AI generated images in a time of war

    It’s one thing user-generated content being circulated around social media for the purposes of disinformation. It’s another thing entirely when Adobe’s stock image marketplace is selling AI-generated ‘photos’ of destroyed buildings in Gaza.

    This article in VICE includes a comment from an Adobe spokesperson who references the Content Authenticity Initiative. But this just puts the problem on the user rather than the marketplace. People looking to download AI-generated images to spread disinformation, don’t care about the CAI, and will actively look for ways to circumvent it.

    Screenshot of Adobe stock images site with AI-generated image titled "Destroyed buildings in Gaza town of Gaza strip in Israel, Affected by war."
    Adobe is selling AI-generated images showing fake scenes depicting bombardment of cities in both Gaza and Israel. Some are photorealistic, others are obviously computer-made, and at least one has already begun circulating online, passed off as a real image.

    As first reported by Australian news outlet Crikey, the photo is labeled “conflict between Israel and palestine generative ai” and shows a cloud of dust swirling from the tops of a cityscape. It’s remarkably similar to actual photographs of Israeli airstrikes in Gaza, but it isn’t real. Despite being an AI-generated image, it ended up on a few small blogs and websites without being clearly labeled as AI.

    […]

    As numerous experts have pointed out, the collapse of social media and the proliferation of propaganda has made it hard to tell what’s actually going on in conflict zones. AI-generated images have only muddied the waters, including over the last several weeks, as both sides have used AI-generated imagery for propaganda purposes. Further compounding the issue is that many publicly-available AI generators are launched with few guardrails, and the companies that build them don’t seem to care.

    Source: Adobe Is Selling AI-Generated Images of Violence in Gaza and Israel | VICE

    2024 is going to be a wild ride of AI-generated content

    It’s on the NSFW side of things, but if you’re in any doubt that we’re entering a crazy world of AI-generated content, just check out this post.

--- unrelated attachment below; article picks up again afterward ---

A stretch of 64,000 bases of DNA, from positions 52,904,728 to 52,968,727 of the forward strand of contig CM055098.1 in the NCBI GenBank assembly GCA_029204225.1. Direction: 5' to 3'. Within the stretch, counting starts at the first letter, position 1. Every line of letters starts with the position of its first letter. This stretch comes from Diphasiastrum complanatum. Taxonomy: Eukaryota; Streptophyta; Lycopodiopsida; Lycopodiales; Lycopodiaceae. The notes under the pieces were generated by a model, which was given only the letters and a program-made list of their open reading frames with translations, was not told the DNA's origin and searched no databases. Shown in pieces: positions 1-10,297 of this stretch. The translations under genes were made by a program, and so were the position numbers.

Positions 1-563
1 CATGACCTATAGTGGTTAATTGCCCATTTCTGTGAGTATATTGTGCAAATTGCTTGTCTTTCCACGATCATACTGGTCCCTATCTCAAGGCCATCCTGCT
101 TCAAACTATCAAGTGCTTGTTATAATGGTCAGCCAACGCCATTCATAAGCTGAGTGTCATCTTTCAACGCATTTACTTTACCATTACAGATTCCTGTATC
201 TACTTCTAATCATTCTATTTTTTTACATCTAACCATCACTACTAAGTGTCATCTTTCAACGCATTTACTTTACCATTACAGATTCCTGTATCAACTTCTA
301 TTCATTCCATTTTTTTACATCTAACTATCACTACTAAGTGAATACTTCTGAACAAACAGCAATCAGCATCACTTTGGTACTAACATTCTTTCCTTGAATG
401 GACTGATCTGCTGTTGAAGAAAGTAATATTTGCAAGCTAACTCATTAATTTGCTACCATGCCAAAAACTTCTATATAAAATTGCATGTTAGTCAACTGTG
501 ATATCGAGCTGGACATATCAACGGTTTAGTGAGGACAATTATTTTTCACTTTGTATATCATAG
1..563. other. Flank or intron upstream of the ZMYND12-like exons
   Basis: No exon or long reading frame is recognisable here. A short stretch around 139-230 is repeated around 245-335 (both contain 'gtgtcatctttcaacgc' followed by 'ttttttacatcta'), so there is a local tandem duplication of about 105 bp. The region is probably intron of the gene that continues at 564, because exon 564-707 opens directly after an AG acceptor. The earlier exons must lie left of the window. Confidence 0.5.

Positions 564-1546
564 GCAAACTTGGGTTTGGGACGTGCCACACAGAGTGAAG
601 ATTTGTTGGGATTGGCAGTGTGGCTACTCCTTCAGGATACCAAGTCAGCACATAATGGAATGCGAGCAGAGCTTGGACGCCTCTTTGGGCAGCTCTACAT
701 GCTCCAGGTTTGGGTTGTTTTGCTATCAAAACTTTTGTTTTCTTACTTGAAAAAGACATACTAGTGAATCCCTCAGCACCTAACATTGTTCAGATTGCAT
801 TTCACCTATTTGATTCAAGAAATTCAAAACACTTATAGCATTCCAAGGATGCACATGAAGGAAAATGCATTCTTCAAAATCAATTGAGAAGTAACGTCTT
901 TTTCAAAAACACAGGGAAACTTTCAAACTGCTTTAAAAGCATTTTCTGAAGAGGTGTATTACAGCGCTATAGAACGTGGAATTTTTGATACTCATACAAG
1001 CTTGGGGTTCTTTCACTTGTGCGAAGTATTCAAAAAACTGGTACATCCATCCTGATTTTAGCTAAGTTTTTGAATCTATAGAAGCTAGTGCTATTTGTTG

As I’ve said many times before, the porn industry is interesting in terms of technological innovation. If we take an amoral stance, then there’s a lot of ‘content creators’ in that industry, and as the post I quote below points out, that there are going to be a lot of fake content creators over the next few months and years.

    It is imperative to identify content sources you believe to be valuable now. Nothing new in the future will be credible. 2024 is going to be a wild ride of AI-generated content. We are never going to know what is real anymore.

    There will be some number of real people who will probably replace themselves with AI content if they can make money from it. This will result in doubting real content. Everything becomes questionable and nothing will suffice as digital proof any longer.

    […]

    Our understanding of what is happening will continue to lag further and further behind what is happening.

    Some will make the argument “But isn’t this simply the same problems we already deal with today?”. It is; however, the ability to produce fake content is getting exponentially cheaper while the ability to detect fake content is not improving. As long as fake content was somewhat expensive, difficult to produce, and contained detectable digital artifacts, it at least could be somewhat managed.

    Source: Post-truth society is near | Mind Prison

    An end to rabbit hole radicalization?

    A new peer-reviewed study suggests that YouTube’s efforts to stop people being radicalized through its recommendation algorithm have been effective. The study monitored 1,181 people’s YouTube activity and found that only 6% watched extremist videos, with most of these deliberately subscribing to extremist channels.

    Interestingly, though, the study cannot account for user behaviour prior to YouTube’s 2019 algorithm changes, which means we can only wonder about how influential the platform was in terms of radicalization up to and including pretty significant elections.

    Around the time of the 2016 election, YouTube became known as a home to the rising alt-right and to massively popular conspiracy theorists. The Google-owned site had more than 1 billion users and was playing host to charismatic personalities who had developed intimate relationships with their audiences, potentially making it a powerful vector for political influence. At the time, Alex Jones’s channel, Infowars, had more than 2 million subscribers. And YouTube’s recommendation algorithm, which accounted for the majority of what people watched on the platform, looked to be pulling people deeper and deeper into dangerous delusions.

    The process of “falling down the rabbit hole” was memorably illustrated by personal accounts of people who had ended up on strange paths into the dark heart of the platform, where they were intrigued and then convinced by extremist rhetoric—an interest in critiques of feminism could lead to men’s rights and then white supremacy and then calls for violence. Most troubling is that a person who was not necessarily looking for extreme content could end up watching it because the algorithm noticed a whisper of something in their previous choices. It could exacerbate a person’s worst impulses and take them to a place they wouldn’t have chosen, but would have trouble getting out of.

    […]